Alevoor dump yard: Garbage in, garbage out4 min read
Alevoor (Udupi): Until two years ago, Prema lived near a dumping yard at Beedinagudde in Udupi, surrounded by a pervasive stench and clouds of smoke. Clutching her throat, she said, “It choked us.” The protests of her community prevailed, and the dumping yard was shifted three kilometres away, to a remote site in Alevoor village, assuring scientific disposal of waste as opposed to the earlier simple dumping in an open ground. This shift in dumping site merely transported the problems of Beedinagudde to Alevoor.
As per the Udupi City Municipal Corporation’s (CMC) plans, 13 tonnes of the garbage collected daily from Udupi and Manipal would be treated at the 22 acre solid waste management site at Alevoor. The treated waste would subsequently be converted into manure.
Today, the disposal site is short of workforce required to segregate degradable waste from the non-degradable – the first step in any scientific disposal process. “We require around 50 to 100 workers to segregate waste, however at present only eight people are involved in this exercise. Most of the plastics come from Manipal and right now all we can do is dump them in landfills,” said Sadanand Poojari, the supervisor of the site.
According to him, the segregated waste is treated with an odour controller for about 35 days. This treated waste is then dumped in an open land-fill. Anaerobic bacteria consume polluted parts of the waste water from garbage. Then, the water is safely released into the Alevoor Lake, nearby. The local residents however painted a different picture.
A few hundred metres away from Alevoor dumping yard is Nethaginagar, a neighbourhood comprising of around 68 families. During the monsoons last year, they – along with the people from the nearby Pragathinagar – had filed a petition in the District Commissioner office against the stench and filth. They claimed to have received no relief. Raja, a resident of Nethaginagar said, “Though mosquitoes and flies are prevalent throughout the year, things get chaotic during the monsoons. The stench from the dump yard is intolerable and the clean water is polluted by the water leaching from garbage.”
In April this year, speaking exclusively to TMJ, Gokuldas Nayak, the commissioner of Udupi CMC said, “After receiving complaints from the people in Alevoor during last monsoons, 30 lakhs has been reserved to build a pipeline which will separate the filthy water and prevent its leaching into drinking ground water.” One month back, a pipeline had been laid to carry effluents to the Alevoor Lake. However, the pipeline remains incomplete and effluents are discharged on the way to the lake, near residential colonies.
Alevoor is echoing with the problems once faced by Beedinagudde. With filth scattered all over the place, the residents of Beedinagudde lived in the constant fear of malaria. Fever loomed as a significant problem for the toddlers, whose bodies were covered with rashes. Stray animals fed on the garbage to their hearts content, making it a breeding ground for diseases. The wells had been polluted. Access to safe drinking water was rare. “Monsoons are a nightmare for us. There are houseflies everywhere and mosquitoes breed in this place,” said Renuka Selva, one of the locals.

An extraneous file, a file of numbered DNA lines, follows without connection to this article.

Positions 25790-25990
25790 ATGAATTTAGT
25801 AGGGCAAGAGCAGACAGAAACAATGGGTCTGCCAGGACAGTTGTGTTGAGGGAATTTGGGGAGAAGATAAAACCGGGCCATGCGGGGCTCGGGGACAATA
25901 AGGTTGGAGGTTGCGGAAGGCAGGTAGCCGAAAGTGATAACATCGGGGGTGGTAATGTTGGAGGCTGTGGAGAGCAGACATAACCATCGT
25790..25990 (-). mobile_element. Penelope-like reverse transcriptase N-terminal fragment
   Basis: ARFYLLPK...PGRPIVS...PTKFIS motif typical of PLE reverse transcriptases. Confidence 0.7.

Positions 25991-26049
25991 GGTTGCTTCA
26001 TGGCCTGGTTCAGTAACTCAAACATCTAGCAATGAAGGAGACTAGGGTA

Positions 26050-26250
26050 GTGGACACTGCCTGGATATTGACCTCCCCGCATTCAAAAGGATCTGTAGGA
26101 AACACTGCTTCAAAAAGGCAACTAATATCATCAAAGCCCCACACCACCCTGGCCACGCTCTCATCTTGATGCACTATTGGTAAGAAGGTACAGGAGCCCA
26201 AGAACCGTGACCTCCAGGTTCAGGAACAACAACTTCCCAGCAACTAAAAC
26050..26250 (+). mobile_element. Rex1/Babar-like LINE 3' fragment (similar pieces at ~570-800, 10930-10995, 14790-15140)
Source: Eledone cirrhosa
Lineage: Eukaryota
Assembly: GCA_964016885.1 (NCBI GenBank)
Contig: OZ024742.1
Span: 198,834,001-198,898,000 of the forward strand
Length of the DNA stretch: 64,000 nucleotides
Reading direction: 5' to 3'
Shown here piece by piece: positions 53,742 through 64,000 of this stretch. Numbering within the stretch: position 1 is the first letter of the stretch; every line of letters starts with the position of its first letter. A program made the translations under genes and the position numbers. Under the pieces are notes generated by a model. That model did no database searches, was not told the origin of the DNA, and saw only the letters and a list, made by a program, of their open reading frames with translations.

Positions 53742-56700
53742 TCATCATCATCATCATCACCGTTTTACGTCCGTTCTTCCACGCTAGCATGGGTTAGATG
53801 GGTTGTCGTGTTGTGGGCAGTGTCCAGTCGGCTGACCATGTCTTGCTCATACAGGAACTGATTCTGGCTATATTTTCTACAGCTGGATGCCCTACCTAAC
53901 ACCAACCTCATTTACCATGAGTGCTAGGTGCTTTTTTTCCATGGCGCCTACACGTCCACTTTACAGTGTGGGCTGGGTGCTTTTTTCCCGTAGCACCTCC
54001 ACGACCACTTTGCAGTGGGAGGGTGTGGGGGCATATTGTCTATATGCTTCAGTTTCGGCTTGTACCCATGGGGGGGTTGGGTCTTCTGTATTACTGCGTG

Manikanta, a resident of Nethaginagar was diagnosed with Malaria thrice. The nearest medical facilities for families residing in close proximity to the Alevoor dumping yard are atleast four kilometres away. “The hospitals are so far away and transport is a problem during the rainy months. At times, we do not even get a proper response at the Kasturba Medical College (KMC) hospital in Manipal.”
According to CMC commissioner, the solid waste management plant in Alevoor is in its primary stage and the garbage is made non-toxic before dumping. Though, conversion of garbage into manure has not seen desired results, plans to utilise 95% of garbage for power generation are also on cards. Rochem Seperation Systems (India) Pvt. Ltd, a Mumbai-based company has collaborated with a German based waste management company, Concorn Blue to look into the possibilities of power generation from Alevoor. However, the public-private partnership (PPP) agreement is yet to be sorted.
In August last year, CMC had planned to convert the Beedinagudde dumping yard into a multipurpose ground and amphitheatre (see, ‘Dump yard to be Amphitheatre’, The Manipal Journal, August 16, 2010). The project is yet to see light. Meanwhile, monsoons having arrived, the problems of Alevoor are far from over. Manure procured from recycling, if done on a large scale, can become a source of income to the residents.
When asked as to why there were no protests against the dump yard, the locals said that they had given up as their complaints had gone unheard last monsoon.
Sub-edited by: Garima Goel